Forbes Magazine
Attack Defense Laymen have no idea just how hard maintaining security really is. For a more readable but rather depressing look at just how tough it can be, read Secrets and Lies: Digital Security in a Networked World (Wiley, $30, in which cryptographer and security consultant Bruce Schneier minces no words in describing the many ways computer systems can be compromised. The problem, it turns out, is as much human as technological. System managers often fail to install important security fixes. Users don't like systems that get in their way - like having to use passwords that are hard to remember. Miscreants may find it simpler to ask or pay someone for a password or trick them into divulging it rather than using sophisticated technical means. It can happen to you.

And you can minimize the risk. When it comes to security software, says Schneier, "Testing for all possible weaknesses is impossible." But he adds that "mediocre security now is better than perfect security never."

So keep that antivirus software updated, follow the other suggestions I offered in our June 12 issue and get yourself a firewall. I can't pretend to be able to test all the ins and outs of firewall software - Schneier makes it clear what a daunting task that is - but Zone-Alarm from Zone Labs seems to do a good job not just of fending off outsiders but also of warning you when the kind of malware that apparently bit Microsoft attempts to make mischief via the Net from inside your machine. It's free for personal and nonprofit users, $40 or less per machine for others.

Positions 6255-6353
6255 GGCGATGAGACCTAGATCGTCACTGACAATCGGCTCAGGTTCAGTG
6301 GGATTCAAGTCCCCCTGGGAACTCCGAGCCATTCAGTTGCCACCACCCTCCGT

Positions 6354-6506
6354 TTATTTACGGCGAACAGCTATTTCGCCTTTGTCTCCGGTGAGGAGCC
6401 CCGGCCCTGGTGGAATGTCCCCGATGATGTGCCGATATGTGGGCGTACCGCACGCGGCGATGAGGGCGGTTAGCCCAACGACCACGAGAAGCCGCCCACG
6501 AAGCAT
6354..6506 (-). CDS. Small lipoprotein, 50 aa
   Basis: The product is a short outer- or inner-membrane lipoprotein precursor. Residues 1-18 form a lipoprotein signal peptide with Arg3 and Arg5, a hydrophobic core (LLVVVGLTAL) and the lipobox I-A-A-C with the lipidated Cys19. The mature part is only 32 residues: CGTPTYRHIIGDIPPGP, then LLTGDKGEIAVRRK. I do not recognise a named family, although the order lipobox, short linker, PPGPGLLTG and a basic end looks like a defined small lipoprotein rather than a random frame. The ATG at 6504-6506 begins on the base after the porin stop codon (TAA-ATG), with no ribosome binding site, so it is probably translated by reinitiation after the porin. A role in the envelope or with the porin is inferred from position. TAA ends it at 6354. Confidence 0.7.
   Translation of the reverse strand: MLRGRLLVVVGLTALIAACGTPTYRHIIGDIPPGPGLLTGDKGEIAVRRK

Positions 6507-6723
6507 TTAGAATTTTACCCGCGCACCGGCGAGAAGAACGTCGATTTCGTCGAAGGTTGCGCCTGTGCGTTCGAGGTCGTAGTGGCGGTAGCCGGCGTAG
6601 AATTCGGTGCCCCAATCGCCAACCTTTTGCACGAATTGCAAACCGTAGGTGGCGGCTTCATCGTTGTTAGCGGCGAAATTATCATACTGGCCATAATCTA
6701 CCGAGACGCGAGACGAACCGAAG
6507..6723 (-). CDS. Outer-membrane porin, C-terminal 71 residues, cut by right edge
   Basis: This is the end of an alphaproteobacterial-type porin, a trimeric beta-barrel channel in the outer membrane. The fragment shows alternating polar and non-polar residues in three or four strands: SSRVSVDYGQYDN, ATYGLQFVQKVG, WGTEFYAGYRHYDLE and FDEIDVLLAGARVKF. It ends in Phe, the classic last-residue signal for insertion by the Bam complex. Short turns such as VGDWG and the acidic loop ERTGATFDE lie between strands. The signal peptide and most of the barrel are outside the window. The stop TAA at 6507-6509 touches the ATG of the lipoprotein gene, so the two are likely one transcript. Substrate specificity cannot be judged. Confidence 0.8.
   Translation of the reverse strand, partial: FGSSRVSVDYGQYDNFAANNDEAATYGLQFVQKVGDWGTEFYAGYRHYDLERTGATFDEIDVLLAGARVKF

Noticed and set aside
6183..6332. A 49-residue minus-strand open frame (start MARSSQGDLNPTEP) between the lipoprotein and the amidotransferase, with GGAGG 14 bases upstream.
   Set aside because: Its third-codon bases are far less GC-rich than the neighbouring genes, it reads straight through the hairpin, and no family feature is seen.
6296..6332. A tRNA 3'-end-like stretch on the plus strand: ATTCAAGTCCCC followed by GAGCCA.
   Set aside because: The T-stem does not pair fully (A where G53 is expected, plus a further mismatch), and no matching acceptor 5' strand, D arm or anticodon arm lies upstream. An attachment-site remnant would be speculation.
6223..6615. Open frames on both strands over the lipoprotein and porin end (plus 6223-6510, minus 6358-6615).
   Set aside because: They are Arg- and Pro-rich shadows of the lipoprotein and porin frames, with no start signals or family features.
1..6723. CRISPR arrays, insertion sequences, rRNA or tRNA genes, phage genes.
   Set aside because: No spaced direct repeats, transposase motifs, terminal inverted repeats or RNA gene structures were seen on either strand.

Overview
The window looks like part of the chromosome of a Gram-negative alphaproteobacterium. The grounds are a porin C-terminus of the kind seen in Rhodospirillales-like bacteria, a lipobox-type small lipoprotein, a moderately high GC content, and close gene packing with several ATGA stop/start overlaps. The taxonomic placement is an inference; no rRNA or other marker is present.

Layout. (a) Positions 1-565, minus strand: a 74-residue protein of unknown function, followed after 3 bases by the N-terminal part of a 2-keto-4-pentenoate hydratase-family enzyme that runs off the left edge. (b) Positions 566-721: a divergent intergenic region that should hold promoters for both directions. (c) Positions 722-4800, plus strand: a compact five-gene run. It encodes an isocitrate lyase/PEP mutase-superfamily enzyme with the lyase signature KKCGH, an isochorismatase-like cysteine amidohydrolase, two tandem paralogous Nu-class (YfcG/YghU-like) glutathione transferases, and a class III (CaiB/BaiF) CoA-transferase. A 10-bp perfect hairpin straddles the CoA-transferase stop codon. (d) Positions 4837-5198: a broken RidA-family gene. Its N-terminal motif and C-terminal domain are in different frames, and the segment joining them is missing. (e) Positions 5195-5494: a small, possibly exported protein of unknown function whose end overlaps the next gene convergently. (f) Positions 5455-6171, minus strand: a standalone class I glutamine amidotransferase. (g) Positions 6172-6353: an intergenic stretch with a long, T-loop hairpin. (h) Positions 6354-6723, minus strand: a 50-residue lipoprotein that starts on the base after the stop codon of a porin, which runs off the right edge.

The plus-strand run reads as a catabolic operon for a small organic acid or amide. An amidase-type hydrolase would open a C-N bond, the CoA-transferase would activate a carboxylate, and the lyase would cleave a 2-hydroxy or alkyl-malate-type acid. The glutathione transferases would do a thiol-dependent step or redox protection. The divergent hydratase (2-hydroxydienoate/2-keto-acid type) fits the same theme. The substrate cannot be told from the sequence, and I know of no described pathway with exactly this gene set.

Like other firewalls, ZoneAlarm will force you to make some decisions about permission that you are probably ill-equipped to make. Buteven if you get a few of those calls wrong, it's better than perfect security never.

Daintry Duffy
Bruce Schneier's latest book on security is a rare achievement, as it takes a highly technical and often deadly dull topic and creates a surprisingly acessible and often fascinating read for even the least techy exec. "Secrets and Lies" lays out the current landscape of network security- from the challenges presented by hackers and viruses to the often ineffectual state of corporate security systems. Schneier offers enough gritty history, cautionary tales, and colorful explanations to keep readers engrossed, whether they're new to the security field or seasoned professionals. In addition, he has managed to pepper his text (especially the latter sections with plenty of useful tips and advice that can help companies battle their way through the dangerous and often confusing task of securing their most valued assets. —CIO Magazine
Computing
The great thing about the book - the thing that makes it an essential read - is that Schneier is an excellent teacher. .... At times the book is even funny, which makes even technical chapters an easy read...
UNIX NT
Bruce Schneier's book is a common-sense, practical guide..."( Computing, 22nd March 2001"As a thoughtful read, prior to planning or reviewing your business's security strategy, you could not do better...
Journal
...worth a read...
Computer Bulletin
...essential reading for security practitioners...
Computer Business Review
...provides a timely debunking of myths...an invaluable reference point.
E-business
...a good read...The book is interesting [and] educational...
EuroBusiness
This book is a must for any business person with a stake in e-commerce.
Bookseller
...a pragmatic, stimulating and rather readable guide...
Fortune
...a jewel box of little surprises you can actually use...a startlingly lively treatise...
Webspace
...a very practical guide... —this is the one to read.